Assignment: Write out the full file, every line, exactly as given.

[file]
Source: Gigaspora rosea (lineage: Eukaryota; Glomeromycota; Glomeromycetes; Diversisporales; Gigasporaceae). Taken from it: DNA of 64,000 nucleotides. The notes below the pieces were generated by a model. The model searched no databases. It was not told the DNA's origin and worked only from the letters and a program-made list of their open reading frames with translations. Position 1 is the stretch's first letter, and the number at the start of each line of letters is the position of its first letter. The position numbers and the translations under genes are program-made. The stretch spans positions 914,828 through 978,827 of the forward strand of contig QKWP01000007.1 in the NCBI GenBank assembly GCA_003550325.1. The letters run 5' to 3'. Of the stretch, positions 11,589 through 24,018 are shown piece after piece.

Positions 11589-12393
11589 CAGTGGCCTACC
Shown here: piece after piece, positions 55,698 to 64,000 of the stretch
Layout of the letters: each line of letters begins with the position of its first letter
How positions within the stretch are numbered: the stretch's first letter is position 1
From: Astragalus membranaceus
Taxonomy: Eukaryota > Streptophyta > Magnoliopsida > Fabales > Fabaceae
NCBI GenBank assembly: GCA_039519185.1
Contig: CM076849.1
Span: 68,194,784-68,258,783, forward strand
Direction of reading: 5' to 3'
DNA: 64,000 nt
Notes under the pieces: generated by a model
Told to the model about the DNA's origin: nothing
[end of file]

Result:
Source: Gigaspora rosea (lineage: Eukaryota; Glomeromycota; Glomeromycetes; Diversisporales; Gigasporaceae). Taken from it: DNA of 64,000 nucleotides. The notes below the pieces were generated by a model. The model searched no databases. It was not told the DNA's origin and worked only from the letters and a program-made list of their open reading frames with translations. Position 1 is the stretch's first letter, and the number at the start of each line of letters is the position of its first letter. The position numbers and the translations under genes are program-made. The stretch spans positions 914,828 through 978,827 of the forward strand of contig QKWP01000007.1 in the NCBI GenBank assembly GCA_003550325.1. The letters run 5' to 3'. Of the stretch, positions 11,589 through 24,018 are shown piece after piece.

Positions 11589-12393
11589 CAGTGGCCTACC
Shown here: piece after piece, positions 55,698 to 64,000 of the stretch
Layout of the letters: each line of letters begins with the position of its first letter
How positions within the stretch are numbered: the stretch's first letter is position 1
From: Astragalus membranaceus
Taxonomy: Eukaryota > Streptophyta > Magnoliopsida > Fabales > Fabaceae
NCBI GenBank assembly: GCA_039519185.1
Contig: CM076849.1
Span: 68,194,784-68,258,783, forward strand
Direction of reading: 5' to 3'
DNA: 64,000 nt
Notes under the pieces: generated by a model
Told to the model about the DNA's origin: nothing